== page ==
# B Simple mechanics question

1. Jul 30, 2016

### Jason x

Hi! Here's a simple part of the lecture on mechanics (Fig.). And the trivial question is why the dα (which is in radian) equals dτ (which is vector), the idea of the question is why vector value could be equal to radian? Isn't it strange? Vector must contain three numbers, or maybe length and angle value, but dα is just a angle!

Thanks for attention)

2. Jul 30, 2016

### David Lewis

What does ρ stand for?

3. Jul 30, 2016

### Aniruddha@94

Although I don't get the context of your question( it's not in English), I'll try.
While normal angles don't follow the laws of vector addition, infinitesimal angles do. So $d\alpha$ can be equated to a vector.
Also, in your equations $d\alpha$ isn't equal to $d\tau$. You can't do this because the angle(radians) is a dimensionless quantity and torque isn't. In the bottom line $d\alpha$ is equal to $\frac{d\tau}{|\tau|}$; this is okay, since the RHS is a unit vector (which is also dimensionless).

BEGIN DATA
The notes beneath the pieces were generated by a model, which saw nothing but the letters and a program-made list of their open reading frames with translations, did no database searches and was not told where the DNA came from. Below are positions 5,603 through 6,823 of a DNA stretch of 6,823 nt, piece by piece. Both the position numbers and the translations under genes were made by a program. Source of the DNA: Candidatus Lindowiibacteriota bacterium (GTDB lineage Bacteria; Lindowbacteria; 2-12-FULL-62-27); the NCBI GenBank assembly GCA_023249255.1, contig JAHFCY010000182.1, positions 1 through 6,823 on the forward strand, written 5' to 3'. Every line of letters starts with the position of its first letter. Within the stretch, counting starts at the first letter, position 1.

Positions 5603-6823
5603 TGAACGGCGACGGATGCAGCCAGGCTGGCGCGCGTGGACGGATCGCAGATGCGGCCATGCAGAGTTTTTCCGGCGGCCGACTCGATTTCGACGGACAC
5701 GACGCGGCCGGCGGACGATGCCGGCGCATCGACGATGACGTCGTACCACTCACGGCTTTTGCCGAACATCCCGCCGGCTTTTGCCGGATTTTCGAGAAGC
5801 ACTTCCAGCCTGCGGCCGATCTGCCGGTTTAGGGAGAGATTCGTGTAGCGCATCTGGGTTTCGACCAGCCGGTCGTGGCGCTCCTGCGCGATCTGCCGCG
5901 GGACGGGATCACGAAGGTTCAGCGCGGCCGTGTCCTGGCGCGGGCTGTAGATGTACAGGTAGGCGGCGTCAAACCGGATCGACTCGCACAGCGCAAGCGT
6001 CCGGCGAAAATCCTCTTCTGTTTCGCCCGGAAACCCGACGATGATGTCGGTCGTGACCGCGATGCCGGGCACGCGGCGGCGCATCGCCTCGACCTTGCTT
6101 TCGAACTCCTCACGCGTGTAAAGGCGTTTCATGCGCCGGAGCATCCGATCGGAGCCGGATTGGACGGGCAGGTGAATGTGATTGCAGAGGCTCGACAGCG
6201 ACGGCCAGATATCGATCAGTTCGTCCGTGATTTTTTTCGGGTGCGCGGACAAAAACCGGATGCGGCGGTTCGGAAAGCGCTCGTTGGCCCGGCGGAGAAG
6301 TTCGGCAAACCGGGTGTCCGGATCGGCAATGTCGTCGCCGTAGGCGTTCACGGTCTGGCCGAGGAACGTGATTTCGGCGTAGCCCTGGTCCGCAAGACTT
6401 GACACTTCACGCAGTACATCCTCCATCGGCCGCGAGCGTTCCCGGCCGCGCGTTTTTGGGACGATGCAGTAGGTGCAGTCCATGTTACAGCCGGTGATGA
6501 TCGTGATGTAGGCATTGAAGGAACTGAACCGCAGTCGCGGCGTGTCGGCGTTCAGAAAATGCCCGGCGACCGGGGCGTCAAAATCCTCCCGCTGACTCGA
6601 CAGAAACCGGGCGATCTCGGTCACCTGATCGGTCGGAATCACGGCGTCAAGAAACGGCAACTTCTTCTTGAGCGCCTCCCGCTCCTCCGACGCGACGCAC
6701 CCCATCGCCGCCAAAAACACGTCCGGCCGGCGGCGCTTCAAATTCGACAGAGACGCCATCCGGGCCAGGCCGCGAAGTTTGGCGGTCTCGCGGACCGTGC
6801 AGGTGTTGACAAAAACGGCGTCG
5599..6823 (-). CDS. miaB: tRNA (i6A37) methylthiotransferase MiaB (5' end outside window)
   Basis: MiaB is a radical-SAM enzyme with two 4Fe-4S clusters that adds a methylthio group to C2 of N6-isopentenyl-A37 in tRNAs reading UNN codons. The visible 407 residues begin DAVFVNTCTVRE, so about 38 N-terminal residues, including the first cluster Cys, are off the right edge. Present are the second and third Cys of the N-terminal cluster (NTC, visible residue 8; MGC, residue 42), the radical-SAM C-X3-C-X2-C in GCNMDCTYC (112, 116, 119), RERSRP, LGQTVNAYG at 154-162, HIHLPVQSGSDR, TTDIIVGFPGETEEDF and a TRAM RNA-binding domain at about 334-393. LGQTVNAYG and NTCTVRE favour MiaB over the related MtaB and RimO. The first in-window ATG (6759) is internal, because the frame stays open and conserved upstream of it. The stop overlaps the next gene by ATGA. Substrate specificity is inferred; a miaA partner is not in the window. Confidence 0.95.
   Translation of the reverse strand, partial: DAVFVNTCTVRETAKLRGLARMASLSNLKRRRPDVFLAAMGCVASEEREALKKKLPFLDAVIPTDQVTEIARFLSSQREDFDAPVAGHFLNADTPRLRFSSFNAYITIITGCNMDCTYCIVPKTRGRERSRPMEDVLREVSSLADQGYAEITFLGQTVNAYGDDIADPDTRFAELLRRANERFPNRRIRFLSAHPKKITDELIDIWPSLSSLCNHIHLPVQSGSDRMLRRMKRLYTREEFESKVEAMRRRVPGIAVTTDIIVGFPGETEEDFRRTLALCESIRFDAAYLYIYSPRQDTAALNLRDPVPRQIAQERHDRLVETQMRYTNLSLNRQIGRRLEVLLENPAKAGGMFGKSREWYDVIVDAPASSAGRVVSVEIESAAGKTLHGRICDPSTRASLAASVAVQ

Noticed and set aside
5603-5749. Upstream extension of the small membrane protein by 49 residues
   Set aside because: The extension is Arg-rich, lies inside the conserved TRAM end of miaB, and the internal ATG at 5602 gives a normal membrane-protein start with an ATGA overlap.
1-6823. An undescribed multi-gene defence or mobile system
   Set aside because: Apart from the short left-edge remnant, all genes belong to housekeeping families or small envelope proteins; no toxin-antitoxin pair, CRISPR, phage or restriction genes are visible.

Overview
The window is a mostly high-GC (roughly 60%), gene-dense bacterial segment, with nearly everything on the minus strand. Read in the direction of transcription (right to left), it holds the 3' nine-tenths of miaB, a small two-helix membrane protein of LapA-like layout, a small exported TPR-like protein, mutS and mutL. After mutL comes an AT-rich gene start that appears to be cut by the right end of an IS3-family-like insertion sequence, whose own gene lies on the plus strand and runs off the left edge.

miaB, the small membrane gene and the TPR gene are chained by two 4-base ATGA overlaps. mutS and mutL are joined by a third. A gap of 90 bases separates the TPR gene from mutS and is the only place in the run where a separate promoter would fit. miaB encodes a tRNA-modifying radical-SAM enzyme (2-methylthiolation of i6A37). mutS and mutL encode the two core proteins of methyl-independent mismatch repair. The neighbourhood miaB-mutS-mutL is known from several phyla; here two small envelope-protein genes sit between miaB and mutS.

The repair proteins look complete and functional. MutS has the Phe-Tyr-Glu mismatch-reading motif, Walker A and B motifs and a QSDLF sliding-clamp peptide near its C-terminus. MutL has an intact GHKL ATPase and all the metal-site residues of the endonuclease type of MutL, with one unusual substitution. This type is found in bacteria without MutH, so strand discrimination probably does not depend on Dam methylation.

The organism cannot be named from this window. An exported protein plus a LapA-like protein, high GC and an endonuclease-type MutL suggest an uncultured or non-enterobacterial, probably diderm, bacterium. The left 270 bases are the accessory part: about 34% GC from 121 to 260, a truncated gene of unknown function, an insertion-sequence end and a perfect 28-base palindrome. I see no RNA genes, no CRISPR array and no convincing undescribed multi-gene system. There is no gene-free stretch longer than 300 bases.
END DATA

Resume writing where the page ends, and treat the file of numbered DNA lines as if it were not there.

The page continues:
4. Jul 31, 2016

### Jason x

Thank you for your reply! It was not necessary to go through the context.

But I didn't get the last thing:
why is it also dimensionless? It has direction and that's how we can find the sense of dτ. Sorry for stupid question (in case of it).

5. Jul 31, 2016

### Jason x

it is the radius of curvature, and an is a normal acceleration and aτ is a tangential acceleration.

6. Jul 31, 2016

### Aniruddha@94

True. It does have a direction, but it has no units. For example, suppose there's a position vector $\vec a = 3(m)\hat i + 4(m)\hat j$. Then its magnitude $|\vec a|= \sqrt {3^2+4^2} m = 5m$. The unit vector, being $\frac{\vec a}{|a|}$ has no units(and is dimensionless).

Last edited: Jul 31, 2016